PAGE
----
“Art That Stops the Mind and Moves the Heart”

“The art of Felix Lembersky represents the creative impulse that underlies humankind’s essential urge to self-definition through conscious choices of being in any given moment of life despite the quality of that moment.” Joseph C. Troncale

Abstract

In the world where commerce and art all to often conspire to merely titillate, distract, or shock the viewer with a kind of maddening paced one-ups-man-ship, it is important and deeply heartening that work such as Felix Lembersky’s takes its place in the heart of London. Lembersky’s work was not about making a choice to conform or not to conform as some kind of grand gesture, but it was the most personal compulsion within the artist to define culture as a value in and of itself beyond ideologies, both for himself and for all of humankind. A painting or a drawing was always much more to Lembersky than something simply to be intellectually engaged. He expected his viewers to go beyond themselves, beyond their mental frameworks of reference, to stand outside of the ordinary and to feel the extraordinary in a kind of ecstasy. In such a way we participate with him in drawing back the curtain, as Avgust Lanin wrote, on a reality that is not yet understood and, in this case, defies understanding and can only be felt. «You have to plumb the depths» of Lembersky's paintings, continues Lanin, «to arrive at such a response to his work. The artist demands a response from his viewers that is equal in intensity and depth to his own.»It seems that, after all, «pure feeling,» as Malevich intimated, is the only force capable of penetrating Lembersky's work.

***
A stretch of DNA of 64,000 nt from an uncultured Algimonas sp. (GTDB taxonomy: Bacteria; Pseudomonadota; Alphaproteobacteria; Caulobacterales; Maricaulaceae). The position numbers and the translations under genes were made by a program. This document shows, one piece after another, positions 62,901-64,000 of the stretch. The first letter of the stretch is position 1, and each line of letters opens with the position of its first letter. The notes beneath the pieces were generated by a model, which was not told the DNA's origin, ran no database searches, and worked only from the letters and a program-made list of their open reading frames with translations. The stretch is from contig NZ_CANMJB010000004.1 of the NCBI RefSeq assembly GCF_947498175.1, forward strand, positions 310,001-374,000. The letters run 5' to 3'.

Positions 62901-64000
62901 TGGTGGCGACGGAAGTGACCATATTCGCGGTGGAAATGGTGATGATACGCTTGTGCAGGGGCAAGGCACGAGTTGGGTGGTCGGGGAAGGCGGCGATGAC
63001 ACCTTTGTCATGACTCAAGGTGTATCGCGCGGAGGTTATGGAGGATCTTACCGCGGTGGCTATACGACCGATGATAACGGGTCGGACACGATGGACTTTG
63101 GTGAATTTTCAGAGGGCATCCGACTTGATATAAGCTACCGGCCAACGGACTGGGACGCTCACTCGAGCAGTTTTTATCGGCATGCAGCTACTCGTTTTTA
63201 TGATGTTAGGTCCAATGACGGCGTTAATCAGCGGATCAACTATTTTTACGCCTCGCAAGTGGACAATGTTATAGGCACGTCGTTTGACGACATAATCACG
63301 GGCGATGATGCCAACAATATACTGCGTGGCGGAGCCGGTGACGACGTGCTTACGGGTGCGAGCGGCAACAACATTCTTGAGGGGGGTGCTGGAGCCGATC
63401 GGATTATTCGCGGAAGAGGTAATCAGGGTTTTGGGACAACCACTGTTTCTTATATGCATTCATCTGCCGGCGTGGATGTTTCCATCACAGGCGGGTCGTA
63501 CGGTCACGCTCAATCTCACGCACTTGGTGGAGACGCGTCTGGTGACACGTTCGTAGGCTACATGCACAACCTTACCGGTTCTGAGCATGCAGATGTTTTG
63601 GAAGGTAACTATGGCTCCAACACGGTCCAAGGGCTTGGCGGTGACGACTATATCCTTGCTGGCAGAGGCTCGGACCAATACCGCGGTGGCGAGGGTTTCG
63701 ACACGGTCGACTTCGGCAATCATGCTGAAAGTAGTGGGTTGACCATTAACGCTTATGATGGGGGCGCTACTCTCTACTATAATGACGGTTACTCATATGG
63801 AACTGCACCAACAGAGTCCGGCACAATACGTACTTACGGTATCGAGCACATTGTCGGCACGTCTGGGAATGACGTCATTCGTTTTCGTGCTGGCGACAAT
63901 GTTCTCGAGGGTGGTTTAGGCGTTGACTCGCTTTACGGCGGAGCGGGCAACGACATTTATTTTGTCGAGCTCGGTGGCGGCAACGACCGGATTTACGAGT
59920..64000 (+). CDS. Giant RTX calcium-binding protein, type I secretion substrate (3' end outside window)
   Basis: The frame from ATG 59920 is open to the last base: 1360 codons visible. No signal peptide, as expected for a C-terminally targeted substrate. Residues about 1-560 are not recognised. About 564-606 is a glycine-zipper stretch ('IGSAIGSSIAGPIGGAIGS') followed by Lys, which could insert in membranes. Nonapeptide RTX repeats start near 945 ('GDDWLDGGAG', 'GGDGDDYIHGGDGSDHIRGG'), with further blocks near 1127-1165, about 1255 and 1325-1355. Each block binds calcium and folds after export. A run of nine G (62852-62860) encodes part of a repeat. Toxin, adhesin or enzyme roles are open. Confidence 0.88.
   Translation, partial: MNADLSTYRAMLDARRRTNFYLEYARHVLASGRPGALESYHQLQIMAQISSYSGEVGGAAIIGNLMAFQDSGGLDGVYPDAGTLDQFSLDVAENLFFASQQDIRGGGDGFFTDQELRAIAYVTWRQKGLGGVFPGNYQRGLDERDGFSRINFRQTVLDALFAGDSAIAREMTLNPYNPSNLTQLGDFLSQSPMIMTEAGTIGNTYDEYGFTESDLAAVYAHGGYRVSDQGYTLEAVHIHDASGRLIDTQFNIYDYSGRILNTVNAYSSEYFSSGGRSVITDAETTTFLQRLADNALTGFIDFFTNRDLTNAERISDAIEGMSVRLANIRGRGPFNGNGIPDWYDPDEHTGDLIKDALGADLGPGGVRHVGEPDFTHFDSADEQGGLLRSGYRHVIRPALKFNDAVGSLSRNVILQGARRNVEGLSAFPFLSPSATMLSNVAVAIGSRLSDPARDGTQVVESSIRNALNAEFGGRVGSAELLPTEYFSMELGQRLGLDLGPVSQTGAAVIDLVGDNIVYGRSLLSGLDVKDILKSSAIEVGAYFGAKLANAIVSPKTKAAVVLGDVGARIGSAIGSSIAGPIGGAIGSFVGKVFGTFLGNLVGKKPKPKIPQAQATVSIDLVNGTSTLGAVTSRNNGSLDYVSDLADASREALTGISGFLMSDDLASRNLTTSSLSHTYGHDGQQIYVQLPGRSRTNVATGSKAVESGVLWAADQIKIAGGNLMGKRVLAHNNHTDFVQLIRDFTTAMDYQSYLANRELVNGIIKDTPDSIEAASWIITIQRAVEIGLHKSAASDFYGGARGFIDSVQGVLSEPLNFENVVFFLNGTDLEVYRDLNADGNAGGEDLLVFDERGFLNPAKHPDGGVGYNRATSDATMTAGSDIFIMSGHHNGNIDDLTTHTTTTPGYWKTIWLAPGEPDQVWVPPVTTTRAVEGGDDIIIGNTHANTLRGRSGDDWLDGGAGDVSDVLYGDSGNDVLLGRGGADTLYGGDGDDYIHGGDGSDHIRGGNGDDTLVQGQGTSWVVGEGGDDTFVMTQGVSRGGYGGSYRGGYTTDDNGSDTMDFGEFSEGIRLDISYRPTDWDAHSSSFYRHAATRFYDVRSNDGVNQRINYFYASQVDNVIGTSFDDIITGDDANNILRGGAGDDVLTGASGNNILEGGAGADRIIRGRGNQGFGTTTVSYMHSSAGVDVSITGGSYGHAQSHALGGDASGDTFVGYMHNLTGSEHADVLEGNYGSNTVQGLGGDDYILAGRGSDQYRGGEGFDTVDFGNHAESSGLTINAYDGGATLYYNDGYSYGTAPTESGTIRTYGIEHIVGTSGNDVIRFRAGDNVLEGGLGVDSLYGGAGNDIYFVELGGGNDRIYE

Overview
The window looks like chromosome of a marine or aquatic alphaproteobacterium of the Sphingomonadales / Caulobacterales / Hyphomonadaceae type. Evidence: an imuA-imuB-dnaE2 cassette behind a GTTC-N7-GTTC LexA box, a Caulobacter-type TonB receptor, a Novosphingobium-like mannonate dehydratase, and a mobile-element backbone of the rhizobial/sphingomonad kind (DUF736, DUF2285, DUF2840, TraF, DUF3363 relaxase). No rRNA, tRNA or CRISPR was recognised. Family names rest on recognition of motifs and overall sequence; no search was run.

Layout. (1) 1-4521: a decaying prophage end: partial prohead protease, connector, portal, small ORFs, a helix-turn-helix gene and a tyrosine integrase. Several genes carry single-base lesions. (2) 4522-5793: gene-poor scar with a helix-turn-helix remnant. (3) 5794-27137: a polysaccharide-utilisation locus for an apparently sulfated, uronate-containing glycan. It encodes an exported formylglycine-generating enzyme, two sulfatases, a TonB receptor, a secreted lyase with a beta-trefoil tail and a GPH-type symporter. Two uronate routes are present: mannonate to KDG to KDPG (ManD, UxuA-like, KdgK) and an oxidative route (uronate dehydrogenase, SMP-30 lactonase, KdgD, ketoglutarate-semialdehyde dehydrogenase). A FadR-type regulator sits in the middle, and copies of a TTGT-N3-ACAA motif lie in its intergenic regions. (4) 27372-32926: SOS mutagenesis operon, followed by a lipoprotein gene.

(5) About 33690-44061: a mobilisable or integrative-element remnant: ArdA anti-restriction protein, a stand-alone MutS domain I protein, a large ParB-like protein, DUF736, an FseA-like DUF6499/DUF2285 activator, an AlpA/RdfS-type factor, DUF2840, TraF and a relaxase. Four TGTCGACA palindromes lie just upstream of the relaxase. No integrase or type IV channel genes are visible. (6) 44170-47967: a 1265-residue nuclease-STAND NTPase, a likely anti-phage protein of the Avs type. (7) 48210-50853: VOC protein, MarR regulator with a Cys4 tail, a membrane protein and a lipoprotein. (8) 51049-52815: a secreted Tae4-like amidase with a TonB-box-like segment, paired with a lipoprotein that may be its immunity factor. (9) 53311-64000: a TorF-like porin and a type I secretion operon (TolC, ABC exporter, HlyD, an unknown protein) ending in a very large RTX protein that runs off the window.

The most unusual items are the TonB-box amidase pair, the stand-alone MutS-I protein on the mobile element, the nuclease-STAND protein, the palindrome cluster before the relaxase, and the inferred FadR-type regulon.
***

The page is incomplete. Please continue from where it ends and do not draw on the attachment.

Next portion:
Biography

Professor Joseph Troncale is co-director of the Russian Studies Program at the University of Richmond and is the chair of the Department of Modern Literatures and Cultures at the University of Richmond for 2013-2014. He currently teaches Russian language courses in addition to seminars on Russian literature, Russian painting, Russian cinema, and the history of Russian cultural and intellectual development. He has also written widely in each of these areas. In collaboration with the Museum of Nonconformist Art in St. Petersburg, Russia, he has curated two exhibitions of contemporary Russian painting for the University of Richmond Museums: Recent Art from St. Petersburg (2002)and The Space of Freedom: Apartment Exhibitions from 1964-1986 (2006) . In September of 2012, Torn from Darkness: Works of Felix Lembersky , a collaborative exhibition co-curated with Yelena Lembersky, opened at the University of Richmond. He is also co-curating with a colleague and their students a collaborative exhibition of French and Russian art from Virginia Museum of Fine Arts to open in the spring of 2014 at the University of Richmond.Over the past thirty-seven years, Professor Troncale has traveled extensively and frequently in the former USSR and Russia. He has received numerous grants and fellowships and has been honored for excellence in teaching by the University of Richmond and by the states of Arizona and Virginia. Professor Troncale was among 300 university professors listed in the 2011–12 Guide to America’s Best Professors , published in April 2012 by The Princeton Review.

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